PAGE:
New Study Shows Medical Research an Important Economic Driver
Medical Schools and Teaching Hospitals Add Billions to U.S. Economy
Denver, Colo., November 7, 2011—Federal- and state-funded research conducted at the nation’s medical schools and teaching hospitals in 2009 added nearly $45 billion to the nation’s economy, according to a new study by the national economic consulting firm Tripp Umbach conducted for the AAMC (Association of American Medical Colleges). In addition, the study found that medical research conducted at AAMC-member institutions supports nearly 300,000 or 1 in 500 U.S. jobs.
“The value of research has always been clear—medical research means hope to patients and improves the health of all Americans,” said AAMC President and CEO Darrell G. Kirch, M.D. “Through this study we also can see how important this work is as an economic driver, funneling billions into the economy and providing hundreds of thousands of high-skilled jobs as well as indirect employment in communities around the country.”
Speaking today at the AAMC’s annual meeting, Francis S. Collins, M.D., Ph.D., director of the National Institutes of Health (NIH) reinforced the importance of that institution’s research to the fiscal health of the nation. Physicians and researchers at AAMC-member institutions are awarded more than half of all NIH grants to external scientists.
“AAMC’s commissioned report demonstrates that NIH’s investment in biomedical research continues to have a positive effect on the health and economy of the nation,” said Collins. “Research conducted at medical schools and teaching hospitals is a critical source of knowledge that advances the NIH mission to enhance health, lengthen life, and reduce the burdens of illness and disability.”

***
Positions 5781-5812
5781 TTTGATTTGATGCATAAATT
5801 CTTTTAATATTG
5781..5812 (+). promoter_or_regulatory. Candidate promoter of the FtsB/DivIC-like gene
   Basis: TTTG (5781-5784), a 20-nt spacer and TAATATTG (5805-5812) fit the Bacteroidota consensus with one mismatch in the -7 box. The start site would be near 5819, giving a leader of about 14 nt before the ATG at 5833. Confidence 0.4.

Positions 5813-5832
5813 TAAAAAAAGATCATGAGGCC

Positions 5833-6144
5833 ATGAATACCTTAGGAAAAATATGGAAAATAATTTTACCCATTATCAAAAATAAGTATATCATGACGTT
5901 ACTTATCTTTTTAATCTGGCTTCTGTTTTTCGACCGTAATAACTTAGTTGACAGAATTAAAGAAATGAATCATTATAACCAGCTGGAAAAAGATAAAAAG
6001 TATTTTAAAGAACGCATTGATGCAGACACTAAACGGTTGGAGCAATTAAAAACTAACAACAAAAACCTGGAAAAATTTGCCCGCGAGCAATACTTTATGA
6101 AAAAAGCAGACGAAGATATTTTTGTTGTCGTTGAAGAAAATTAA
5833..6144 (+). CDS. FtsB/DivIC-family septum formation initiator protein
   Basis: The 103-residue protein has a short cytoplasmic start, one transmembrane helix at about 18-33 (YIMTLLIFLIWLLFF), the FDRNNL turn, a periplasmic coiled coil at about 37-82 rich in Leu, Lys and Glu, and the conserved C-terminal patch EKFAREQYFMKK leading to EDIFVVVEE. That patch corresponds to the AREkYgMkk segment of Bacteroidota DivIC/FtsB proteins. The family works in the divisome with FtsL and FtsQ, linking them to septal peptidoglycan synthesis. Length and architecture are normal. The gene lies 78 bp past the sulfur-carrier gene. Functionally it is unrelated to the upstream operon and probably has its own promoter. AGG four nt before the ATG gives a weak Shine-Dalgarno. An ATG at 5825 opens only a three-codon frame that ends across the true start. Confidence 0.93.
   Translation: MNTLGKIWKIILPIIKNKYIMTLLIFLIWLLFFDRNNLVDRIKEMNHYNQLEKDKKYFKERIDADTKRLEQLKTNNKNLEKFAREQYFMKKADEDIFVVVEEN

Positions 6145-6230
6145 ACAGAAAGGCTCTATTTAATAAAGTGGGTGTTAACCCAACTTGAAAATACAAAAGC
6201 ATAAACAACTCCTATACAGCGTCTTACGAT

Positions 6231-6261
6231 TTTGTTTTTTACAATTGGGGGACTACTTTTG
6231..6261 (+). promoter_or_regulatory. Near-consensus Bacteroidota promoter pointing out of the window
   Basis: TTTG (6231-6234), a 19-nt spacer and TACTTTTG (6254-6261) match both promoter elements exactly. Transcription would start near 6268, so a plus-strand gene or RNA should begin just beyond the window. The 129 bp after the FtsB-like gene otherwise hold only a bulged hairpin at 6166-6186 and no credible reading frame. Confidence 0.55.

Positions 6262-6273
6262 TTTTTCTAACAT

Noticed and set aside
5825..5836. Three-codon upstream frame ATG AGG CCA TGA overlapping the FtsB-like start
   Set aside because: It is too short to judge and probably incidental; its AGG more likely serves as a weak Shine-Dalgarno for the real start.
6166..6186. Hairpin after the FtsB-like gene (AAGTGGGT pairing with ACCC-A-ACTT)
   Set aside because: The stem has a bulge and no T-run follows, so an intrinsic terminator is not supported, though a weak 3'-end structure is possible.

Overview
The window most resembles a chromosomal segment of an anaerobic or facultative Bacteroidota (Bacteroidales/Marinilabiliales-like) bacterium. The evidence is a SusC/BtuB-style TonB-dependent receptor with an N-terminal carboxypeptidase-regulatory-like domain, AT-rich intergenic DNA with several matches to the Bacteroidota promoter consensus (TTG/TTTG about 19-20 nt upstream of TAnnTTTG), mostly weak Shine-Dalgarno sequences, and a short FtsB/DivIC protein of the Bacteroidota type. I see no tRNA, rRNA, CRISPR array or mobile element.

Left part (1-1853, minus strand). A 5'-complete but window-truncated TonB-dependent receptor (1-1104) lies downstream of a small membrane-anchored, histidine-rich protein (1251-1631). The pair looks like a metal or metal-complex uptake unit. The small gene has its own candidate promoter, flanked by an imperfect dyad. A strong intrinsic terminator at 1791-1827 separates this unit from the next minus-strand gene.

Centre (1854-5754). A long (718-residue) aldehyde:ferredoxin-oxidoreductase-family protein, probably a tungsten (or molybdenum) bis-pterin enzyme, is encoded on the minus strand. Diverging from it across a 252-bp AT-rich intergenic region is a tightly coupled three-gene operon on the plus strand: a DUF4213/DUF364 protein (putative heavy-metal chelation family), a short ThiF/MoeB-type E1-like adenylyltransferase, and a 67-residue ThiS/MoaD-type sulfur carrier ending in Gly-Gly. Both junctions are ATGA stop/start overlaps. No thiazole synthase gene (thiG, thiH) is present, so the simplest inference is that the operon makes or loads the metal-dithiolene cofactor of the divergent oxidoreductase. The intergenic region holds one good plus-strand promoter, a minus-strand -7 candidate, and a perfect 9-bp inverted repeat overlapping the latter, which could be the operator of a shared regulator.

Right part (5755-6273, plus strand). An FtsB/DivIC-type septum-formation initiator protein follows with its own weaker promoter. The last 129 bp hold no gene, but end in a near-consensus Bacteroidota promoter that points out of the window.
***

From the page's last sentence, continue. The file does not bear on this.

“Sustained federal funding is vital to the continued progress of medical research and the discovery of new cures and treatments,” said Ann C. Bonham, Ph.D., AAMC Chief Scientific Officer. “The Tripp Umbach study shows that federal- and state-funded research also provides jobs and economic growth that contributes to the stability of the U.S. economy.”
- Download the full report: The Economic Impact of Publicly Funded Research Conducted by AAMC-Member Medical Schools and Teaching Hospitals
The Association of American Medical Colleges is a not-for-profit association representing all 141 accredited U.S. and 17 accredited Canadian medical schools; nearly 400 major teaching hospitals and health systems, including 51 Department of Veterans Affairs medical centers; and nearly 90 academic and scientific societies. Through these institutions and organizations, the AAMC represents 128,000 faculty members, 75,000 medical students, and 110,000 resident physicians. Additional information about the AAMC and U.S. medical schools and teaching hospitals is available at www.aamc.org/newsroom.
Senior Director, Strategic Communications